If you like picture books, you’ll love Tokyo Stories. Illustrations abound on every-other page, and often more. Whether with photos of the people, city scenes, shops and markets, places of interest or plated food illustrating recipe outcomes, they are an integral part of Anderson’s book. By the time you reach closure, you have a sense of having traveled to Japan’s capital: Shibuya Crossing (the busiest intersection in the world); mini three-stool restaurants (some founded as far back as the 1500 – 1600s!); the welcoming cat Maneki-neko; aging deliverymen on bicycles; Asakusa’s famed Senso-ji temple; the Ginza at night . . . living stages on the super-charged, electri-city wired theatre called Tokyo.
To cover all of the intriguing 80 recipes given would take reams of paper, tons of calories and pounds of weight. But some of my favorites from the floors of Anderson’s chapters are: Tokyo National’s “Hiroshima-style Okonomiyaki Onigiri” with three kinds of filling – Ebi Mayo, Wakame and Toasted Sesame; Tokyo Street’s “Umeboshi and Katsuobushi”. . . as well as “Strawberry Sando” – who can resist a strawberry whip cream sandwich? Because I’m an addict of the Japanese egg custard appetizer, I highlighted At Home in Tokyo’s recipe, “Microwave Chawanmushhi”. From the Tokyo Global floor, I gave rave reviews to two recipes: Mapo Ramen and Totoro Choux Cream. I can’t help it, but Japan’s penchant for kawaii (cute) in any form makes my knees week and my eyes say, “Howdy”. The Totoro Choux Cream bunny puffs are killer!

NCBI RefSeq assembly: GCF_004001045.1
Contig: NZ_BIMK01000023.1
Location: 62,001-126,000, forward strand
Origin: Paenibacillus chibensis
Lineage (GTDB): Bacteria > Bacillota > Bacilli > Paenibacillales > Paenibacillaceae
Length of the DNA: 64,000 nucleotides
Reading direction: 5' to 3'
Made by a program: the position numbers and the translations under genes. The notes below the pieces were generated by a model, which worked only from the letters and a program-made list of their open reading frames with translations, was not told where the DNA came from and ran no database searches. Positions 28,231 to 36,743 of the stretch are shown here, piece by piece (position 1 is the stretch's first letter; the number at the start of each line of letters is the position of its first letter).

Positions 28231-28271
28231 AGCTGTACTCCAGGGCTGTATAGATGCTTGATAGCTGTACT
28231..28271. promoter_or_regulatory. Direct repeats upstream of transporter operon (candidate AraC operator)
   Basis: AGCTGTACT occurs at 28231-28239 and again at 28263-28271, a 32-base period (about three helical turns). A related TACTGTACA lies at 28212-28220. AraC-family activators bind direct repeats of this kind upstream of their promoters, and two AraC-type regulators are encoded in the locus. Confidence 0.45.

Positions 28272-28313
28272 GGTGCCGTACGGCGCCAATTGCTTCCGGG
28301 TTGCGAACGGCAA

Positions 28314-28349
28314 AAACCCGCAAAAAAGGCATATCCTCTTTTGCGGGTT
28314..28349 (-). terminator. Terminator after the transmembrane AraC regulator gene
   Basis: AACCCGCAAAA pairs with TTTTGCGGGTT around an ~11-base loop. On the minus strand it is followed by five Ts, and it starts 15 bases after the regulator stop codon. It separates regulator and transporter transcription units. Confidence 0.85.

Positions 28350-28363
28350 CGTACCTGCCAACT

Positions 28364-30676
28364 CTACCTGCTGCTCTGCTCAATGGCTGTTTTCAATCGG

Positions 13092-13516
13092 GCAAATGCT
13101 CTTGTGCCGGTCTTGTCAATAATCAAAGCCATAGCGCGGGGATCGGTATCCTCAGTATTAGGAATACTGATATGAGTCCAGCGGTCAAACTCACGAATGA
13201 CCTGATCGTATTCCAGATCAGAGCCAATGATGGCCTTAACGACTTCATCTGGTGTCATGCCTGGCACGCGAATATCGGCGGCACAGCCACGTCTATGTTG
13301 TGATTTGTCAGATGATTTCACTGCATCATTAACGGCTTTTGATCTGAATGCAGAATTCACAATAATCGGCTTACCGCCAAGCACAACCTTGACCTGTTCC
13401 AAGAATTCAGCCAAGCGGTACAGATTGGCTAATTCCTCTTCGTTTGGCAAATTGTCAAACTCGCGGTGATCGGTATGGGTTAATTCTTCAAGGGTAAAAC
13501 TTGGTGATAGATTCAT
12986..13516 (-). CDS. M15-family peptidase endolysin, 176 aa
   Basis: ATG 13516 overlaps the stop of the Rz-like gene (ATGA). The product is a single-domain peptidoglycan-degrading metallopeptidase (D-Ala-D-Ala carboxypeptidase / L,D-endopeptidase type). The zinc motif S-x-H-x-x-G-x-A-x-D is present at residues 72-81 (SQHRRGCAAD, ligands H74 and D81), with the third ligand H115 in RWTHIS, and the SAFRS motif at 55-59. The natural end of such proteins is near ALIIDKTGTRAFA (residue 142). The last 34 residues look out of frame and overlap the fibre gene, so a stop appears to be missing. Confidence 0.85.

The author prefaces each of his recipes with interesting bits of information, personal anecdotes and/or special background notes that are great additions to the book. Even if you decide not to try a recipe you’re grateful to be able to read about it; the result often ending with a quiet response of “Oh” or “Ah” or “Hmmm”. Whether it’s because Anderson is a U.S. citizen living abroad, or in recognition of the hopeless inability of Americans to master the metric system, the book provides both U.S. and International measures. Directions are detailed and precise.
For those stumped at markets staring at shelves of jars with labels written only in Japanese, many recipes include a “Where to Find” box with ingredients in both English and Japanese. However, you may need a magnifying lens or high powered binoculars to be able to clearly see the words and characters.
Tokyo Stories: A Japanese Cookbook was and is a delight to read and partner with in the kitchen. The book jacket reads: “Tokyo Stories is essential for Tokyo obsessives and anyone who loves damn good Japanese food (minus the fuss).” I couldn’t have said it any better.